Tyranny of the Healthy

As our population ages, the question becomes more dire: how do we preserve the rights of the elderly? Atul Gawande's Being Mortal contains some ideas.

October 6, 2014

Hazlitt regular contributor Linda Besner's poetry and non-fiction have appeared in The Walrus, Maisonneuve, and The Malahat Review among other...

Whistler's Mother, via Wikimedia.

My mum’s neighbour kept setting fire to things. When I asked about the burn marks on the armchair in the sitting room, she laughed blithely, telling me how she had knocked over a candle and failed to notice it for a minute or two. She has a family cottage on an island in the U.S., where she has spent a part of the summer for the past 80 years, and last summer she knocked over an oil lamp and set fire to the tablecloth.

“You’re here!” she said at a Christmas party, embracing me. “I came with you,” I reminded her. The house was getting to be too much for her, but she didn’t want to leave. As far as she was concerned, if she wanted to break a hip falling down the icy front steps and die alone in her front yard, that was her God-given right.

The United Nations predicts that by 2050, one in five people in the world will be 60 years old or older. The elderly will outnumber children for the first time in history. There are economic consequences to this demographic shift, but there are social and philosophical ones as well. How can the elderly exercise their rights in a society in which the rest of us have an obligation to protect them?

One of the primary problems in medical ethics is the conflict between patient autonomy and the medical professional’s duty of beneficence—acting for the good of the patient. Doctors have a duty to recognize the fundamental personhood of their patients, which means allowing patients to make decisions for themselves whenever possible, and creating the conditions that allow them to understand their choices. At the same time, your doctor is supposed to protect you from harm and promote your well-being. This might mean trying to dissuade you from engaging in harmful behaviours. The operative word here is “trying”—generally, your doctor can’t stop you from smoking; he or she can counsel you against it, but once you get home you are free to do whatever you want.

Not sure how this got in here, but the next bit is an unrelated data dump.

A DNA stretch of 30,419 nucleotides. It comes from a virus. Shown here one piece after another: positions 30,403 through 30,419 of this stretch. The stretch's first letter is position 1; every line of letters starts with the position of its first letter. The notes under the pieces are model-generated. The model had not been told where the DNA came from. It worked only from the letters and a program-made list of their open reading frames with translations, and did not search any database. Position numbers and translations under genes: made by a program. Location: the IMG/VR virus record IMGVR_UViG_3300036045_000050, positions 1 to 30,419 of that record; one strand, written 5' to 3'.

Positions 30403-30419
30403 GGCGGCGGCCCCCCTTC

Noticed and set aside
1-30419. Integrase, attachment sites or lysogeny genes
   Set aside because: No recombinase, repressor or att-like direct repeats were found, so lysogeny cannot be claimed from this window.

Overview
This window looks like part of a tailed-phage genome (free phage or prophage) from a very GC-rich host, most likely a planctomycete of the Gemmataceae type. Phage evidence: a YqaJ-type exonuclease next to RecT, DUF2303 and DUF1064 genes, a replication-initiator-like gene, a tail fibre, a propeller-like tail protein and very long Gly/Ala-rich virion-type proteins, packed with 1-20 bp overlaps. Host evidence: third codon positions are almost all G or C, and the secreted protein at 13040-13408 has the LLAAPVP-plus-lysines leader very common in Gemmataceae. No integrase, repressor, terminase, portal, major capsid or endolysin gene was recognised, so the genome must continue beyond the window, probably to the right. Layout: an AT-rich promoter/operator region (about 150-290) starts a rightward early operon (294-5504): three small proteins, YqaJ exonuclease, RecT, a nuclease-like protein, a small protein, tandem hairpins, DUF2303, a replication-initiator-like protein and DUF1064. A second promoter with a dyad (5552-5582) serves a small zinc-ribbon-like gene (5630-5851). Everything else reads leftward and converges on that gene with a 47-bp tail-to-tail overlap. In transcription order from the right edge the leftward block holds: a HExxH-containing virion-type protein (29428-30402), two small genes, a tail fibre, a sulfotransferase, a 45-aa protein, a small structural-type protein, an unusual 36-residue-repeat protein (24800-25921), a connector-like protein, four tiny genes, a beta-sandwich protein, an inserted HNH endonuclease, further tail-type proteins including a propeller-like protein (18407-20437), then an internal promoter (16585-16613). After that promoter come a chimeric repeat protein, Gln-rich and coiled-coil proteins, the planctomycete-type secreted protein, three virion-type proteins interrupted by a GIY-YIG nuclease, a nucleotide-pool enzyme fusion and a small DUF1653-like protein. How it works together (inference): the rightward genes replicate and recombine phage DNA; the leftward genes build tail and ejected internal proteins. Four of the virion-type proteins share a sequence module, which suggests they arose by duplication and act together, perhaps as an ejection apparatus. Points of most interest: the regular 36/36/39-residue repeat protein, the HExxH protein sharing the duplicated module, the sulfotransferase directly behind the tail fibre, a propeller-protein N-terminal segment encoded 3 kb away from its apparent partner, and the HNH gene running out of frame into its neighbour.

For the elderly, however, life usually reaches a point where you don’t get to go home again; often, elderly people find themselves in the position of having no further choices at all. In Atul Gawande’s new book, Being Mortal: Medicine and What Matters in the End, he discusses the painful loss of autonomy for a woman named Alice living in a nursing home:

All privacy and control were gone. She was put in hospital clothes most of the time. She woke when they told her, bathed and dressed when they told her, ate when they told her. She lived with whomever they said she had to. There was a succession of roommates, never chosen with her input and all with cognitive impairments. Some were quiet. One kept her up at night. She felt incarcerated, like she was in prison for being old.

All of this is being done out of beneficence; the idea is to keep Alice as safe and healthy as possible. Because she can’t live by herself, she has to live in a place where someone else can take care of her. This means living by someone else’s rules.